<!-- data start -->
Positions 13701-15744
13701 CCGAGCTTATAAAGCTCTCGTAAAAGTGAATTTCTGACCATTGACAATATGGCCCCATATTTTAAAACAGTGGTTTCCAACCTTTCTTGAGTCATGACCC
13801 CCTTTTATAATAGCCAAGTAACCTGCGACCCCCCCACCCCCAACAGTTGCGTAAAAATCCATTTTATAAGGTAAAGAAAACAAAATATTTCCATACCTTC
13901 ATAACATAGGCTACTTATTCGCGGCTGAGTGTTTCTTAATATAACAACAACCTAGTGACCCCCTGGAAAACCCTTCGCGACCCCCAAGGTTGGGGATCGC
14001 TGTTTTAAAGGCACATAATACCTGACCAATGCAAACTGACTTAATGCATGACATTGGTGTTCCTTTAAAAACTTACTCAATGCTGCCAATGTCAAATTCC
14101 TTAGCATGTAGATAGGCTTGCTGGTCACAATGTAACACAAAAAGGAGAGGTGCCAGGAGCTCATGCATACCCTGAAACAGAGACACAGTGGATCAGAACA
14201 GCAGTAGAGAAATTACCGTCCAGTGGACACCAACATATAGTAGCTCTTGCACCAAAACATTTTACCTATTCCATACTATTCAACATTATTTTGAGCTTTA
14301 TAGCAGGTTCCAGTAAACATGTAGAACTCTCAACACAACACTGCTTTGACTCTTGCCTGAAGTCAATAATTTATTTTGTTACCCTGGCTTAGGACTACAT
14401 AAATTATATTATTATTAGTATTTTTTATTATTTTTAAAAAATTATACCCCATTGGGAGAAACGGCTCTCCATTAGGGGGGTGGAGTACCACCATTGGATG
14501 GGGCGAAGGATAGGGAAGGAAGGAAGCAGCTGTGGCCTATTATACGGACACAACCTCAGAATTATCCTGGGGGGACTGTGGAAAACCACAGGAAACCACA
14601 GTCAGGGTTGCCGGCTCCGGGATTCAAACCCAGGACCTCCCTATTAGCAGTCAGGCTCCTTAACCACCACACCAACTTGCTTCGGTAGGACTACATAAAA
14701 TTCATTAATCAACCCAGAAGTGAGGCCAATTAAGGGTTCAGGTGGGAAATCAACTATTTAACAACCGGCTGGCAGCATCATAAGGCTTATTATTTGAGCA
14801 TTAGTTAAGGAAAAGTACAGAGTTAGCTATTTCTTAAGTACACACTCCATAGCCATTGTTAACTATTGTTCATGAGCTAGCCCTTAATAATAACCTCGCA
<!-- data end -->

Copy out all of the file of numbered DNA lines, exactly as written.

Positions 13701-15744
13701 CCGAGCTTATAAAGCTCTCGTAAAAGTGAATTTCTGACCATTGACAATATGGCCCCATATTTTAAAACAGTGGTTTCCAACCTTTCTTGAGTCATGACCC
13801 CCTTTTATAATAGCCAAGTAACCTGCGACCCCCCCACCCCCAACAGTTGCGTAAAAATCCATTTTATAAGGTAAAGAAAACAAAATATTTCCATACCTTC
13901 ATAACATAGGCTACTTATTCGCGGCTGAGTGTTTCTTAATATAACAACAACCTAGTGACCCCCTGGAAAACCCTTCGCGACCCCCAAGGTTGGGGATCGC
14001 TGTTTTAAAGGCACATAATACCTGACCAATGCAAACTGACTTAATGCATGACATTGGTGTTCCTTTAAAAACTTACTCAATGCTGCCAATGTCAAATTCC
14101 TTAGCATGTAGATAGGCTTGCTGGTCACAATGTAACACAAAAAGGAGAGGTGCCAGGAGCTCATGCATACCCTGAAACAGAGACACAGTGGATCAGAACA
14201 GCAGTAGAGAAATTACCGTCCAGTGGACACCAACATATAGTAGCTCTTGCACCAAAACATTTTACCTATTCCATACTATTCAACATTATTTTGAGCTTTA
14301 TAGCAGGTTCCAGTAAACATGTAGAACTCTCAACACAACACTGCTTTGACTCTTGCCTGAAGTCAATAATTTATTTTGTTACCCTGGCTTAGGACTACAT
14401 AAATTATATTATTATTAGTATTTTTTATTATTTTTAAAAAATTATACCCCATTGGGAGAAACGGCTCTCCATTAGGGGGGTGGAGTACCACCATTGGATG
14501 GGGCGAAGGATAGGGAAGGAAGGAAGCAGCTGTGGCCTATTATACGGACACAACCTCAGAATTATCCTGGGGGGACTGTGGAAAACCACAGGAAACCACA
14601 GTCAGGGTTGCCGGCTCCGGGATTCAAACCCAGGACCTCCCTATTAGCAGTCAGGCTCCTTAACCACCACACCAACTTGCTTCGGTAGGACTACATAAAA
14701 TTCATTAATCAACCCAGAAGTGAGGCCAATTAAGGGTTCAGGTGGGAAATCAACTATTTAACAACCGGCTGGCAGCATCATAAGGCTTATTATTTGAGCA
14801 TTAGTTAAGGAAAAGTACAGAGTTAGCTATTTCTTAAGTACACACTCCATAGCCATTGTTAACTATTGTTCATGAGCTAGCCCTTAATAATAACCTCGCA